Aristides de Sousa Mendes 1885-1954
|Aristides de Sousa Mendes
was, in 1940, Consul General for Portugal in Bordeaux, France. He was a
graduate of the University of Coimbra, a wealthy lawyer from an old
aristocratic family and he had represented Portugal in diplomatic posts in
Brazil, Zanzibar and the United States. Hitler's Nazi forces had marched
into Paris and a flood of humanity had departed for the south, hoping to
leave France. Their destination was Bordeaux where a Portuguese visa could
assure them passage through Spain into Portugal, which was nominally
neutral; from there they could perhaps hope to obtain a passport or a visa
to America. Salazar had ordered his embassies not to issue exit visas to
Russians, Portuguese political exiles or any Jews.
Thousands of refugees reaching Bordeaux had found the Portuguese Consul General's apartment and had congregated outside, hoping for visas de Sousa Mendes, with great compassion, decided to disobey the Salazar orders and he, with his two sons, wrote by hand some 30,000 visas in order to save as many refugees as possible from the Nazis. 10,000 of these refugees were Jews. He was quoted as saying, "I have to save these people, as many as I can. If I am disobeying orders I'd rather be with God against men, than with men against God."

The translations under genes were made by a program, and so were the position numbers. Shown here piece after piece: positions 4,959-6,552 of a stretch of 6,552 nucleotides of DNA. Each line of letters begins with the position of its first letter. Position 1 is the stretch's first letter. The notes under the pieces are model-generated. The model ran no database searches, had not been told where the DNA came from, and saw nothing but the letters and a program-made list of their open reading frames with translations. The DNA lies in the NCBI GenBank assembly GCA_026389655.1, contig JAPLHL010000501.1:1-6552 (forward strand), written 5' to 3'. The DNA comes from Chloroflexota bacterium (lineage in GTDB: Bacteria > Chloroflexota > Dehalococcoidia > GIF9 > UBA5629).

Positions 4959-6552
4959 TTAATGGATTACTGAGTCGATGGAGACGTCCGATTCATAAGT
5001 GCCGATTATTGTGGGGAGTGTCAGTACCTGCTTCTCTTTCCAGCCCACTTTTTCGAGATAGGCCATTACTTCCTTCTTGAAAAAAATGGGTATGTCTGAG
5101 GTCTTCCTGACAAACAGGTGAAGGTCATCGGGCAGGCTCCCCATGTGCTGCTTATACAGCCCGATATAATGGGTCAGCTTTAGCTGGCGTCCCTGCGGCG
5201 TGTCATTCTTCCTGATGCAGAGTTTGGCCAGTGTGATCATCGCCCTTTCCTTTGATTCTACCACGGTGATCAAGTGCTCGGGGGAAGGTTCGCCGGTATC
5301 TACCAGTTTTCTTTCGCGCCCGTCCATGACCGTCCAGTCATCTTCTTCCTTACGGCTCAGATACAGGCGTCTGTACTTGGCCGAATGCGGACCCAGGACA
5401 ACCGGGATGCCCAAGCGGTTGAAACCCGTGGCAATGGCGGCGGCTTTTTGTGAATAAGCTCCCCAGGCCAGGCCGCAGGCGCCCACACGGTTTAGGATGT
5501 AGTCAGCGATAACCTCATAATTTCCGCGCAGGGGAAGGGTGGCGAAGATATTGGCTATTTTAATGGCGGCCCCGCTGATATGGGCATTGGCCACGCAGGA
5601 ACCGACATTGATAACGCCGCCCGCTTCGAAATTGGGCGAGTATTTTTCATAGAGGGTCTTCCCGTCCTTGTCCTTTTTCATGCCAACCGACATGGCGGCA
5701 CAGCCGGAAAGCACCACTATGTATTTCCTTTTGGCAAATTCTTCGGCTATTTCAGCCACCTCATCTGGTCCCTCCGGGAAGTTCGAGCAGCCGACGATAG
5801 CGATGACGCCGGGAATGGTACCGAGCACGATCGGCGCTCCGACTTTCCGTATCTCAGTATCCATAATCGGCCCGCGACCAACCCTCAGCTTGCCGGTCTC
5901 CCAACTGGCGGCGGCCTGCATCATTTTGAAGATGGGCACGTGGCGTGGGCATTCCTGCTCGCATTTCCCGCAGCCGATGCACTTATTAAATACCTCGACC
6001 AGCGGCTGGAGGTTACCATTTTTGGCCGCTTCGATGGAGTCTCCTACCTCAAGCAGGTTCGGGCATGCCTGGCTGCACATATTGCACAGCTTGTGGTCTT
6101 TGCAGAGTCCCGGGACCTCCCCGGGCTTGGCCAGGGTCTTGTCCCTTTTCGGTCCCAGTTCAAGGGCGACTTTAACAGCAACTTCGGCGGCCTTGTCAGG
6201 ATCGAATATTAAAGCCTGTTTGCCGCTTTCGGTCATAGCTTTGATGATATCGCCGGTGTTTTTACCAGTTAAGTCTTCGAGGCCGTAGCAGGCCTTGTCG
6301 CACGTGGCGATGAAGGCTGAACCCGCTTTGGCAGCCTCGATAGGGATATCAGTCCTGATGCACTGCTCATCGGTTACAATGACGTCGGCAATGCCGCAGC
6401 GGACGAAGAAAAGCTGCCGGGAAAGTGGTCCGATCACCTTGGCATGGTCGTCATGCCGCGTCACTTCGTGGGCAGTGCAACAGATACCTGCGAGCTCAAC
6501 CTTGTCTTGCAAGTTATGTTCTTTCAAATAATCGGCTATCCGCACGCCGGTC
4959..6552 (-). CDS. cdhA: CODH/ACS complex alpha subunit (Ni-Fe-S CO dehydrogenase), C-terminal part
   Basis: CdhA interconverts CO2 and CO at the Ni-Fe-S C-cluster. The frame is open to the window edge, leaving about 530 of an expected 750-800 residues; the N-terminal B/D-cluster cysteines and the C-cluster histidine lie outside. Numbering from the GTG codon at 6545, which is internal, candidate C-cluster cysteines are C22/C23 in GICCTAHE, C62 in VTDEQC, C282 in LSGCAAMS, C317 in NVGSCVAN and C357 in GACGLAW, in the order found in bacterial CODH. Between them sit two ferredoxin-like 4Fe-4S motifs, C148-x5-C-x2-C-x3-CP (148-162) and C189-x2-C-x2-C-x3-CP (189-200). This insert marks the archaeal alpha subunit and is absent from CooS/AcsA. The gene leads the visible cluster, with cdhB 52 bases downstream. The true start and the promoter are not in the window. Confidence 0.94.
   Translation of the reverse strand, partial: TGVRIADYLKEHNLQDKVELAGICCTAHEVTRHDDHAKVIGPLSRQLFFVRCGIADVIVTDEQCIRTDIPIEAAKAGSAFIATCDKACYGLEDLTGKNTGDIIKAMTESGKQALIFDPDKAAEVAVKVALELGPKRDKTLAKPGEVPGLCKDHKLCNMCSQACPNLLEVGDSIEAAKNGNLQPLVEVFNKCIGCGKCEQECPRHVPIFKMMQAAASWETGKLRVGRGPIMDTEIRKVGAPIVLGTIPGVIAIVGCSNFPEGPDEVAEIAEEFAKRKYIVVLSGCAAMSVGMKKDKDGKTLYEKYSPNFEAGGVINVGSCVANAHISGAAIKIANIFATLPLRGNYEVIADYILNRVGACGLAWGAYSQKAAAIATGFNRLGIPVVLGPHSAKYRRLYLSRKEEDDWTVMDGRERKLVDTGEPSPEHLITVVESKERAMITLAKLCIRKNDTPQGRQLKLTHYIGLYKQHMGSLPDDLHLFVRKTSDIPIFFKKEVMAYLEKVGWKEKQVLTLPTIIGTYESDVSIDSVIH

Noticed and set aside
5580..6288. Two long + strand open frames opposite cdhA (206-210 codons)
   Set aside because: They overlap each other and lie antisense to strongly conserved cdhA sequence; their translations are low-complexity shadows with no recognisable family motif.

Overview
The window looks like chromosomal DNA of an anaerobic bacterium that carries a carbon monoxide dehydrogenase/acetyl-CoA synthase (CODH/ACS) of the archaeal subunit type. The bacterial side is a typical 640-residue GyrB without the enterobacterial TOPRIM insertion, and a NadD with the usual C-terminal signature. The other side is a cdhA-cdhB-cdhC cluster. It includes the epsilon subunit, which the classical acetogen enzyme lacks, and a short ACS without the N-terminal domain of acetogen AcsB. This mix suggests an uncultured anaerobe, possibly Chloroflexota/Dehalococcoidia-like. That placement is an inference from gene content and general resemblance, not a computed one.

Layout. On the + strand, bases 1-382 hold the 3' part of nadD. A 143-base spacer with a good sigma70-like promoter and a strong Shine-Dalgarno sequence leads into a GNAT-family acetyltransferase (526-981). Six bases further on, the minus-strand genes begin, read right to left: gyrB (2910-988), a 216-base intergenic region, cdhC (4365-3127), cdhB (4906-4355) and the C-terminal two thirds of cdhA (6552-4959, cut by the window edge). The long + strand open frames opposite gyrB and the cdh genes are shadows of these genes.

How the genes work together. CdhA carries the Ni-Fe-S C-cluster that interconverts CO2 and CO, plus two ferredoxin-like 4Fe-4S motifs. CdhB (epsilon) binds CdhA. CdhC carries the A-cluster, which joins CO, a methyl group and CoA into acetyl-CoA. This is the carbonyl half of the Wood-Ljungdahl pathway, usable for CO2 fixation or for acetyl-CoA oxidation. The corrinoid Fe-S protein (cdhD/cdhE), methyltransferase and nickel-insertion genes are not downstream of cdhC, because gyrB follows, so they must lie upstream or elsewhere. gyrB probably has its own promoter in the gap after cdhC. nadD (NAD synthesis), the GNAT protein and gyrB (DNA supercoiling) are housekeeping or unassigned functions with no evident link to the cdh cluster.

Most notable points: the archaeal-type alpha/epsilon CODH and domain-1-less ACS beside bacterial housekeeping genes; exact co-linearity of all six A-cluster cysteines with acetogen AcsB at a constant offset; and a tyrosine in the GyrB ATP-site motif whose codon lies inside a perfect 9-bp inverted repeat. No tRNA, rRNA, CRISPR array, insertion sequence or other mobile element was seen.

The result of this magnificent action was that he was recalled to Lisbon in disgrace, but on the way he stopped in Bayonne and wrote out more visas by hand, thus saving another thousand refugees. When he reached Lisbon he was fined and prohibited from practicing law. He was reduced to selling off all his personal possessions to procure food for his family. He died in 1954 penniless and still in disgrace.
Aristides de Sousa Mendes' name has been honored by the United States Congress, the Government of Israel, and has been recently restored to a place of honor and respect by the President of Portugal, Mario Soares.